Figure 4:: Magnetic resonance imaging pelvis. (a) T1-weighted axial image shows bilateral hyperintense lesions in ischiogluteal plane. (b) T2-weighted axial image shows multiple internal fluid-fluid levels within the lesions (arrows). (c) T1-weighted, post-contrast fat-suppressed image shows that the walls of the lesions enhance in the post-contrast study.

Due to the non-responsiveness of the lesions to various medical treatments and a slight clinical increase in the size of the lesions over the past 2 years, they were subjected to surgical excision. Histopathology confirmed it as ischiogluteal bursitis.

DISCUSSION

Ischiogluteal bursitis is one of the common causes of buttock pain or pain radiating down the thighs; yet, it is often overlooked. Clinically, the disease mimics prolapsed lumbar intervertebral disks, hip arthritis, perirectal mass, or mass originating from the pelvic bone.[2] Imaging helps to clinch the diagnosis.

Around 20 different bursa have been described around the pelvis.[3] The ischiogluteal bursa is an adventitial bursa located between the gluteus maximus muscle and the ischial tuberosity and medial to the ischial origin of hamstring tendons.[2] The other bursae in this location are ischial bursa which is an adventitial bursa between the ischial tuberosity and the hamstring.[4] The ischiofemoral bursa develops in the quadratus femoris space and between the quadratus femoris and ischium. They are commonly seen in the setting of ischiofemoral impingement. The obturator externus bursa lies between the obturator externus muscle and the ischiofemoral capsular ligaments.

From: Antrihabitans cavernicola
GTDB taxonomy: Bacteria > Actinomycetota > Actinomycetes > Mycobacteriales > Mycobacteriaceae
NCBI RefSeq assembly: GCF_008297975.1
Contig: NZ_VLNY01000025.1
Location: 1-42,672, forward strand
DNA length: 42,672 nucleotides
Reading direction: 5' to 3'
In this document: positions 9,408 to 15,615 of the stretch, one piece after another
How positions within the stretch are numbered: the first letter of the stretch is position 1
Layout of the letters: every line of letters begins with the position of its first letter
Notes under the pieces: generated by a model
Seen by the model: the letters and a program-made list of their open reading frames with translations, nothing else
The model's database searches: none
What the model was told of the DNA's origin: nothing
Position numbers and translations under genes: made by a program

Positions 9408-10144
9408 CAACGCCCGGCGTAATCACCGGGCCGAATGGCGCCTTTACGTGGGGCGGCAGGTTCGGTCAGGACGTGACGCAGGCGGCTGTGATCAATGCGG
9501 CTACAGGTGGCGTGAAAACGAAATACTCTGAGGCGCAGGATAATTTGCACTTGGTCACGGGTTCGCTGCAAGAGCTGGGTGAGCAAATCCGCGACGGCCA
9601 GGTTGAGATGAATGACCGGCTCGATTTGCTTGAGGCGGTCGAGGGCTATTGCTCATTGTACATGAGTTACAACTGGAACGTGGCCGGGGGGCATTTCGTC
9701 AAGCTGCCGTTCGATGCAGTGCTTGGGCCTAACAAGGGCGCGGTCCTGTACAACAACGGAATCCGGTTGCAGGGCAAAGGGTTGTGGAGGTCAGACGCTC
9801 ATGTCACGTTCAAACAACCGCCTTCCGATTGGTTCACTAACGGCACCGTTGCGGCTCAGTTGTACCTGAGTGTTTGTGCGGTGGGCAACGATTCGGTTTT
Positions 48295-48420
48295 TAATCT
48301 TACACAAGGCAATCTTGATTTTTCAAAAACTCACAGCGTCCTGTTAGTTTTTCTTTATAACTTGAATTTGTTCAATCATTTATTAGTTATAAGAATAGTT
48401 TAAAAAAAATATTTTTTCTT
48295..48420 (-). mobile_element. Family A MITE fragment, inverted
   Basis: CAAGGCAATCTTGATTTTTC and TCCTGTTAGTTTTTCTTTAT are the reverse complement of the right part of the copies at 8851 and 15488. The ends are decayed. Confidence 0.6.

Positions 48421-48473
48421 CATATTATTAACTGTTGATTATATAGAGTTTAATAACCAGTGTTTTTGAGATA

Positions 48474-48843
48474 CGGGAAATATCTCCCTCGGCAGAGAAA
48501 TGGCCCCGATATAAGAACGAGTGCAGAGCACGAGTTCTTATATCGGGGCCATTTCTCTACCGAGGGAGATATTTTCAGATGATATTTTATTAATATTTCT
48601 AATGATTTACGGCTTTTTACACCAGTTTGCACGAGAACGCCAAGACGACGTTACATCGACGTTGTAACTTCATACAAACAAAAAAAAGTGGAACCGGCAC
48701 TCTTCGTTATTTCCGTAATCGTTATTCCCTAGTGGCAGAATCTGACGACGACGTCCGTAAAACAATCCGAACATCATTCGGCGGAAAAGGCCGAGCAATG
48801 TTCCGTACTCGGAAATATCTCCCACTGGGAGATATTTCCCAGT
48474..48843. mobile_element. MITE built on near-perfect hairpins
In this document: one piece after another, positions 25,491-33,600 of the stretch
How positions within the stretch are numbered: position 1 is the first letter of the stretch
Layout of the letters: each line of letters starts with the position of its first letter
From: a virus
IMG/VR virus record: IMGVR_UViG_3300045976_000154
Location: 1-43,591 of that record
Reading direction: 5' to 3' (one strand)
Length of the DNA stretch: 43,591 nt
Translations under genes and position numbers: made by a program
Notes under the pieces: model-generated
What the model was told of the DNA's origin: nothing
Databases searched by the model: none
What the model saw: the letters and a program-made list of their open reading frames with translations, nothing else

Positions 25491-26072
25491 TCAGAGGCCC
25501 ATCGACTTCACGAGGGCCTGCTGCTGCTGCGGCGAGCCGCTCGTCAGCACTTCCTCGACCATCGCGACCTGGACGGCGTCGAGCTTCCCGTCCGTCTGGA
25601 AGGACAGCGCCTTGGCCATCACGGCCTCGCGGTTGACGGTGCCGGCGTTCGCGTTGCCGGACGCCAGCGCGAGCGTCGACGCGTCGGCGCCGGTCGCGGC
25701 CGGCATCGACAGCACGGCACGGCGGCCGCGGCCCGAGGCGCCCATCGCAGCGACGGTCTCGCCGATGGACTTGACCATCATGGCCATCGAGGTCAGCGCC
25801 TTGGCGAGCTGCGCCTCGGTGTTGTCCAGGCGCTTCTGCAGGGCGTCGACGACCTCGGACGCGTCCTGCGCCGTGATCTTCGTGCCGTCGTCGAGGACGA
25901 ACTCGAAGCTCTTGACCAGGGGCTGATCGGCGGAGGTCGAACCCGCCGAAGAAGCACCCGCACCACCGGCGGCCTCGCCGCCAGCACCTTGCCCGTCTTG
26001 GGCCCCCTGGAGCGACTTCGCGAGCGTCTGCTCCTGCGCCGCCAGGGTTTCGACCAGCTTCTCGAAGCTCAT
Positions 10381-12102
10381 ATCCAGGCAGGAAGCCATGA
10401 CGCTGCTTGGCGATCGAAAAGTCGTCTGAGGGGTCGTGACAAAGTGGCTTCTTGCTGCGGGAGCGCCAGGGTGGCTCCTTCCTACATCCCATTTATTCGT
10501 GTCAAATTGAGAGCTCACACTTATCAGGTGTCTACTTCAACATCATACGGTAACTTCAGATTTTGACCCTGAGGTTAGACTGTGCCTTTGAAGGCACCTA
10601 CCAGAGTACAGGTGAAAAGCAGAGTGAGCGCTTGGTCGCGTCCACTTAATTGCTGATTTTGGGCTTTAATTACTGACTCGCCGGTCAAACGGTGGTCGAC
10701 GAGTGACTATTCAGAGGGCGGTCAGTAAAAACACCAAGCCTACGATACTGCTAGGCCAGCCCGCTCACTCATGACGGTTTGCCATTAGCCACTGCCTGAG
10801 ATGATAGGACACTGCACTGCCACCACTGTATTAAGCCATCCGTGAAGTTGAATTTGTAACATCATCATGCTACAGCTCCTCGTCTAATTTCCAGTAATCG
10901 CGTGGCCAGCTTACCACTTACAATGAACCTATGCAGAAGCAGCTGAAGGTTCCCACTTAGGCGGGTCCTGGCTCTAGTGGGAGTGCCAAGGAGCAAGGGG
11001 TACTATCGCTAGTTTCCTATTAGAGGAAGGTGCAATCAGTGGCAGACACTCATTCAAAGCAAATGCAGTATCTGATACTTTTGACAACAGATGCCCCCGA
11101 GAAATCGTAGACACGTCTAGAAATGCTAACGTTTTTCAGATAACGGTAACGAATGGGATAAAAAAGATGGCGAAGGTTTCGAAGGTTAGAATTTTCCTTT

The ischiogluteal bursa often gets inflamed due to repetitive activities which involve prolonged sitting such as weaving and tractor-driving. Athletes may also suffer from this condition due to falls on the buttocks resulting in shearing injury. Sports that involve prolonged sitting such as canoeing, horseback riding, and wheelchair racing for paraplegics have increased association with this condition.[5] In addition, since the ischial tuberosity is a pressure point, bearing the weight of the body, people with debilitating conditions such as cancers and paraplegics may suffer from this condition more commonly.[3]